The world's most important hamburger

“Right now, we are using 70 per cent of all our agricultural capacity to grow meat through livestock,” Professor Mark Post, the lead researcher, told The Independent at a conference in Vancouver last year. “You are going to need alternatives. If we don’t do anything, meat will become a luxury food and will become very expensive…

“Livestock also contributes a lot to greenhouse-gas emissions, more so than our entire transport system,” explained Post, a medical physiologist at Maastricht University in the Netherlands. “Livestock produces 39 per cent of global methane, five per cent of the CO2 and 40 per cent of the nitrous oxide. Eventually, we will have an eco-tax on meat.” On meat raised in the open air, that is, whereas meat grown in the lab is a potentially inexhaustible resource, and it does far less environmental damage.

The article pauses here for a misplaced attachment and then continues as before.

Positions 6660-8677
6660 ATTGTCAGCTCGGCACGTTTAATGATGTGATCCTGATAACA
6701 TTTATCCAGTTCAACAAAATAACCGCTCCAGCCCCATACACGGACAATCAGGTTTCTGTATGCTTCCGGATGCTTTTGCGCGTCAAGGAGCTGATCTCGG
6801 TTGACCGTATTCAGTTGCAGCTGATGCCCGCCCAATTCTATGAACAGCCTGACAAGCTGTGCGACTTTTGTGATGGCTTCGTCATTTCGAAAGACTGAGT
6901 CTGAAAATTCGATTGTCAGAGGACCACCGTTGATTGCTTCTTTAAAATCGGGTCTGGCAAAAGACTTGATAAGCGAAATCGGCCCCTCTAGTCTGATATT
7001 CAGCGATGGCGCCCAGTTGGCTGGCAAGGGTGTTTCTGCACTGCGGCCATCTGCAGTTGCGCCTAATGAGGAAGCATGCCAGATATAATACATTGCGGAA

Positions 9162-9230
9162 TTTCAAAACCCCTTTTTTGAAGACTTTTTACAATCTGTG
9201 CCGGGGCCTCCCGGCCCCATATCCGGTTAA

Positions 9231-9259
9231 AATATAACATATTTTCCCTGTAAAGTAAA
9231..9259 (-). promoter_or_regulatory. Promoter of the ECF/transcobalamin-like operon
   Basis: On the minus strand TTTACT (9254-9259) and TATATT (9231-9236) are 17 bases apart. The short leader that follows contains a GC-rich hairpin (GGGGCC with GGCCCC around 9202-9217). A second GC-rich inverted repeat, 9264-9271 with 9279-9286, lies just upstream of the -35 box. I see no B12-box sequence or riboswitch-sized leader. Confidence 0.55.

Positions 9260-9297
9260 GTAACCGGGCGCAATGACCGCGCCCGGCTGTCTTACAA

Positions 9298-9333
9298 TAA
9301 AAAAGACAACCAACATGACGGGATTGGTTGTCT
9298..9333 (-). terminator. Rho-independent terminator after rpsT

According to an Oxford University study published in 2011, a tonne of “cultured” beef would require 99 per cent less land and between 82 and 96 per cent less water than its “natural” rival, and would produce between 78 and 95 per cent less greenhouse gas. It would also use 45 per cent less energy.

These are seriously impressive numbers. If Post’s process can scale up successfully, then in 10 or 20 years we could be producing enough meat for a growing global population even though many people are eating more meat per capita as their incomes rise. Moreover, we would be able to turn most of that 70 per cent of agricultural land back into forest and prairie or switch it to growing grain for human consumption.